The CW’s Crazy Ex-Girlfriend returns with compelling character-based humor.
Premiering last Fall, The CW’s Crazy Ex-Girlfriend seemed an insane gambit. A musical comedy about a woman chasing an old summer fling, the show garnered bonus points for originality. Nothing else on television compared, and, like a flaming car wreck, you couldn’t look away. Funny thing, the show was anything but a flaming car wreck, and it eventually won the prestige-starved network two Emmys.
Now, Crazy Ex-Girlfriend returns with a second season set to answer one very important question. Can writer/star Rachel Bloom continue this insane high-wire act? Good news from the Magic 8 ball (and this reviewer). All signs point to yes.
We open 15 minutes after Season 1’s closer in which Rebecca Bunch (Rachel Bloom) foolishly confided in love Josh Chan (Vincent Rodriguez II) that she’d moved to West Covina, California, for him. Freaked out, Josh immediately starts pulling away. Rebecca relies on her shrew legal skills (and takes advantage of the amiably dim-witted Josh) to flip the script, and she convinces Josh he’s in the wrong. The bulk of the pilot explores the tenuous, awkward, and admittedly passionate relationship between Rebecca and Josh. Best friend Paula (the great Donna Lynne Champlin) watches from the sidelines with horror, addicted to the relationship drama. Meanwhile, ex-flame Greg (Santino Fontana) disappears after his drunken season finale escapade.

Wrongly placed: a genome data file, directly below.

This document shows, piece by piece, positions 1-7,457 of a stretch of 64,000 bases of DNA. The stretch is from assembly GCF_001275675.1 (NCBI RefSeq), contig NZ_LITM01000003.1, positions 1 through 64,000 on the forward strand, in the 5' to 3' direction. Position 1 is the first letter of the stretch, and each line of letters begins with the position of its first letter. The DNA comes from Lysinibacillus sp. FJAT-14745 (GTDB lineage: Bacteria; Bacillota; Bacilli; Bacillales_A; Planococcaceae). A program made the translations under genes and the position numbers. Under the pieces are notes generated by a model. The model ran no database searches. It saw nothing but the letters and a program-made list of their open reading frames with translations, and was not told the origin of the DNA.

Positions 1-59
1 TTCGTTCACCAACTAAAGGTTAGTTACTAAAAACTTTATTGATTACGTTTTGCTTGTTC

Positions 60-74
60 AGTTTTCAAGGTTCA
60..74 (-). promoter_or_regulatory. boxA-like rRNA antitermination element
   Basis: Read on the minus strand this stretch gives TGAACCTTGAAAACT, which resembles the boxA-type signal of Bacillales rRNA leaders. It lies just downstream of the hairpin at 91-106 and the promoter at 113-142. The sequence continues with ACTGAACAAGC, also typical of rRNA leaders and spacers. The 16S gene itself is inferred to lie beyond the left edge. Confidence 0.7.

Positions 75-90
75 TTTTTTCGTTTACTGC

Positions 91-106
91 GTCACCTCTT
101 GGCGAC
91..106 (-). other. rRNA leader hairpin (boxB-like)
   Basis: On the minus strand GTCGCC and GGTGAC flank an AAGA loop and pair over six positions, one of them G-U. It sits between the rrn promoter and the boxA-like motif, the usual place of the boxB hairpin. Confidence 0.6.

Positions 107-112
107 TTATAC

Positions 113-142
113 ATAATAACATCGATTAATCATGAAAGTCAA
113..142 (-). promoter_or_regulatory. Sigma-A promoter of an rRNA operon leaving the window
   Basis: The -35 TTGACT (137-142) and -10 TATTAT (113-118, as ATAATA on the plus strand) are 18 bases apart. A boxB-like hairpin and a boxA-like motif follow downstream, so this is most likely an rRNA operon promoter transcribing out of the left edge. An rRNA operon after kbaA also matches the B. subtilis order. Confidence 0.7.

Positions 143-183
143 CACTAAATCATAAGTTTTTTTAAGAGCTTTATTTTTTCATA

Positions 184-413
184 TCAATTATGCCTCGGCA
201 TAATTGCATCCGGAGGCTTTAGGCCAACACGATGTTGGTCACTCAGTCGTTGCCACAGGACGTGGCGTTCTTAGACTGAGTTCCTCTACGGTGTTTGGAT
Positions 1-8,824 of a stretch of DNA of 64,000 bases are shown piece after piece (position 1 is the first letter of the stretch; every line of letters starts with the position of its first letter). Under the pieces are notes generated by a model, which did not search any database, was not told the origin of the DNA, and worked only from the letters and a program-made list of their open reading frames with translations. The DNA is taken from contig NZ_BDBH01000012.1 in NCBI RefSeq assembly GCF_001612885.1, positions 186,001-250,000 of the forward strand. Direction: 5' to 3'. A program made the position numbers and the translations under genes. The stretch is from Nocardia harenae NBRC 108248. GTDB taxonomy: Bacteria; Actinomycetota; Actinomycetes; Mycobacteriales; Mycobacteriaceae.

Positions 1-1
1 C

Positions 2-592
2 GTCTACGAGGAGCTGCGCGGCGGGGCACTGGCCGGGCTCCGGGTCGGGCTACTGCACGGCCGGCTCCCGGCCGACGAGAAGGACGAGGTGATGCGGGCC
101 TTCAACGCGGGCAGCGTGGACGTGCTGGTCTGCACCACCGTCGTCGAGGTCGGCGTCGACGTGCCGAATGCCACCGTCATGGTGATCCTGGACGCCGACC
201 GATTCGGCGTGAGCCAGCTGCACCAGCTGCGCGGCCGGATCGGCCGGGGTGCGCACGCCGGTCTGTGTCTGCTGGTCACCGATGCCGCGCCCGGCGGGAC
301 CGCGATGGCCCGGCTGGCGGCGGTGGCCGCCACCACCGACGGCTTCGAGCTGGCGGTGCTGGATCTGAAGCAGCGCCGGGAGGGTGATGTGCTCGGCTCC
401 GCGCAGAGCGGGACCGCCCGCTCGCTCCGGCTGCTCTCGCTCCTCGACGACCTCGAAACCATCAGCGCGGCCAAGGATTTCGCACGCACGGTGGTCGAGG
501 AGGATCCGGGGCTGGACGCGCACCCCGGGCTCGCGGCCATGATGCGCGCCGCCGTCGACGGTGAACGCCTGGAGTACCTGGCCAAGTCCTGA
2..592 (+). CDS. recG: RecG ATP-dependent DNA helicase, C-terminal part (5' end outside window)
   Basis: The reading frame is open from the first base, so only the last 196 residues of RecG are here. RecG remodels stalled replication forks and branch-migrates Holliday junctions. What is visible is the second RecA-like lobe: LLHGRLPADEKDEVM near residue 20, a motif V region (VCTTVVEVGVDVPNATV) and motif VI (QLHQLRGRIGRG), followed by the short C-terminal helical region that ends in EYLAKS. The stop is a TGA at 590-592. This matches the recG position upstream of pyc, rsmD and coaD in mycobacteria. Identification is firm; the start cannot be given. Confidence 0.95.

The biggest surprise
I love Crazy Ex-Girlfriend for exploring its characters’ neuroses. Not just exploring them, but pushing them into the limelight for all to see. These characters evolve and avoid the stagnation that often plagues sitcom stereotypes. Sure, Rebecca remains the catalyst for most of the action, and Rachel Bloom’s performance remains as sharp, funny, and poignant as ever before (damn you, Emmys). Yet, we also explore the frailties of Paula, Greg, and even the perma-sunny Josh Chan. Season 2 clearly wants to redefine its core characters in realistic ways, and that’s the hallmark of a great show.
The episode’s two musical numbers (the Beyonce-inspired “Love Kernels” and “We Should Definitely Not Have Sex Right Now”) are also pretty great – particularly “Love Kernels,” which balances the sexy and the ridiculous ridiculously well. It even offers an amusing meta commentary on the production budget.
To its dedicated fans, it will be no surprise that Crazy Ex-Girlfriend returns in Season 2 every bit the great comedy it was in Season 1. What does surprise, though, is the mature balance of comedy and emotional growth the show manages to sustain over its premiere hour. The hour was a welcome return to a show that continues to surprise and entertain. Bravo, guys. Bravo.